International Journal of Hematology

, Volume 87, Issue 4, pp 434–439 | Cite as

Virus reactivation in high-risk non-Hodgkin’s lymphoma patients after autologous CD34+-selected peripheral blood progenitor cell transplantation

  • Peng-Chan Lin
  • Ming-Yang Lee
  • Jen-Tsun Lin
  • Liang-Tsai Hsiao
  • Po-Min Chen
  • Tzeon-Jye Chiou
Case Report

Abstract

CD34+-selected peripheral blood progenitor cells (PBPCs) may not only reduce contaminated tumor cells but also compromise immunologic reconstitution and increase incidence of infections after transplantation. We analyzed the incidence of virus reactivation in CD34+-selected PBPCs autologous transplantation. From December 2001 to December 2004, ten high-risk aggressive non-Hodgkin’s lymphoma (NHL) patients were enrolled in a program of high-dose chemotherapy plus autologous CD34+-selected PBPCs support. Viral screening studies, including clinical symptoms, physical examinations, hepatitis B virus (HBV)-DNA, cytomegalovirus (CMV)-polymerase chain reaction (PCR), rapid diagnosis of fluorescent antibody stain for herpes-simplex virus (HSV), and viral culture from blood, fluid or tissue were performed weekly during the first 3 months and then monthly for 1 year. Two of four patients (50%) who were HBV carriers developed HBV reactivation. The other two HBV carriers who received prophylactic lamivudine therapy did not develop HBV reactivation. Two patients (20%) developed cytomegalovirus (CMV) infection, and three patients (30%) developed HSV infection in total ten serum-positive patients. The possibility of virus reactivation might increase in NHL patients undergoing autologous CD34+-selected PBPC transplantation. Administering prophylactic antivirus therapy and closely following patient’s clinical viral complications should be considered.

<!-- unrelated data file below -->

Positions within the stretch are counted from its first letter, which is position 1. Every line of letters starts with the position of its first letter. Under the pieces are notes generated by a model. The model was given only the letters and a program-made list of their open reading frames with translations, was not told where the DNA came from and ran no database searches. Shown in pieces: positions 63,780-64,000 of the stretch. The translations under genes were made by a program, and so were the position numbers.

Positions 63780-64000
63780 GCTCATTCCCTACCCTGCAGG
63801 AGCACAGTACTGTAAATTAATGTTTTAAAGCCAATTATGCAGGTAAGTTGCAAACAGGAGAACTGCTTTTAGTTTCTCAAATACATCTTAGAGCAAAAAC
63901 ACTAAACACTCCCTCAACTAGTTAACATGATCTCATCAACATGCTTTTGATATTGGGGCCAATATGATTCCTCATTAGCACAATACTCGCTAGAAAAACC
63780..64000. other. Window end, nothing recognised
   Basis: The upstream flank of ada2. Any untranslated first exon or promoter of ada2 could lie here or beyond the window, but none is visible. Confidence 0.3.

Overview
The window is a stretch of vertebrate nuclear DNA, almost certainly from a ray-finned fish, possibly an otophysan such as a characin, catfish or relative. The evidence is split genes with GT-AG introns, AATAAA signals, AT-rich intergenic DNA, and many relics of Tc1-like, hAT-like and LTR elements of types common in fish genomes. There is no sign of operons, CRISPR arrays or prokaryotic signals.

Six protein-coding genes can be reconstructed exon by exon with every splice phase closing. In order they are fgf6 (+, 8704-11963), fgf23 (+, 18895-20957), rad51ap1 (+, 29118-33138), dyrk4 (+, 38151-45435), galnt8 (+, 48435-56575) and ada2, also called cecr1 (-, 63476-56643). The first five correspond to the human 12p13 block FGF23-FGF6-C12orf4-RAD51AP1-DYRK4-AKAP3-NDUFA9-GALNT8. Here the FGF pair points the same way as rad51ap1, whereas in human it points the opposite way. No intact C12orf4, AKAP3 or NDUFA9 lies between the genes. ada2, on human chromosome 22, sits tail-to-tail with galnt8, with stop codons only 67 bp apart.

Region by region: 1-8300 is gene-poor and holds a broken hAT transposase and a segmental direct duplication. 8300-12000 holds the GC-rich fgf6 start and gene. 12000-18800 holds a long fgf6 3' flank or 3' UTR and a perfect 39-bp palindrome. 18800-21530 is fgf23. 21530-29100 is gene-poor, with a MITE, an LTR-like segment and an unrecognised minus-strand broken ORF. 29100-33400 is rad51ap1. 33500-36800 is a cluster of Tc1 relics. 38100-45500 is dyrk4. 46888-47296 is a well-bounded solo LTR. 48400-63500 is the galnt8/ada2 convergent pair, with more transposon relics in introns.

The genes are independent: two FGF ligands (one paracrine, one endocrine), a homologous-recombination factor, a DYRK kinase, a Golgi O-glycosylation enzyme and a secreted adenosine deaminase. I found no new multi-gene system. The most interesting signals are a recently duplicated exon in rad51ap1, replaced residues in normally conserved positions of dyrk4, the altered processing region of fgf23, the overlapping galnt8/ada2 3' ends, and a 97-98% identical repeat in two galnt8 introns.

Keywords

CD34+-selected PBPCs Virus reactivation Non-Hodgkin’s lymphoma Autotransplantation 

Notes

Acknowledgments

We greatly thank the grant supports from Taiwan Clinical Cancer Research Foundation, Taipei, Taiwan and Taipei Veterans General Hospital in this study.

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Copyright information

© The Japanese Society of Hematology 2008

Authors and Affiliations

  • Peng-Chan Lin
    • 1
    • 2
  • Ming-Yang Lee
    • 1
  • Jen-Tsun Lin
    • 1
  • Liang-Tsai Hsiao
    • 1
  • Po-Min Chen
    • 1
  • Tzeon-Jye Chiou
    • 1
    • 3
  1. 1.Division of Hematology and Oncology, Department of MedicineTaipei Veterans General Hospital and National Yang-Ming University School of MedicineTaipeiTaiwan
  2. 2.Division of Hematology and Oncology, Department of MedicineNational Cheng Kung University HospitalTainanTaiwan
  3. 3.Division of Transfusion Medicine, Department of MedicineTaipei Veterans General Hospital and National Yang-Ming University School of MedicineTaipeiTaiwan

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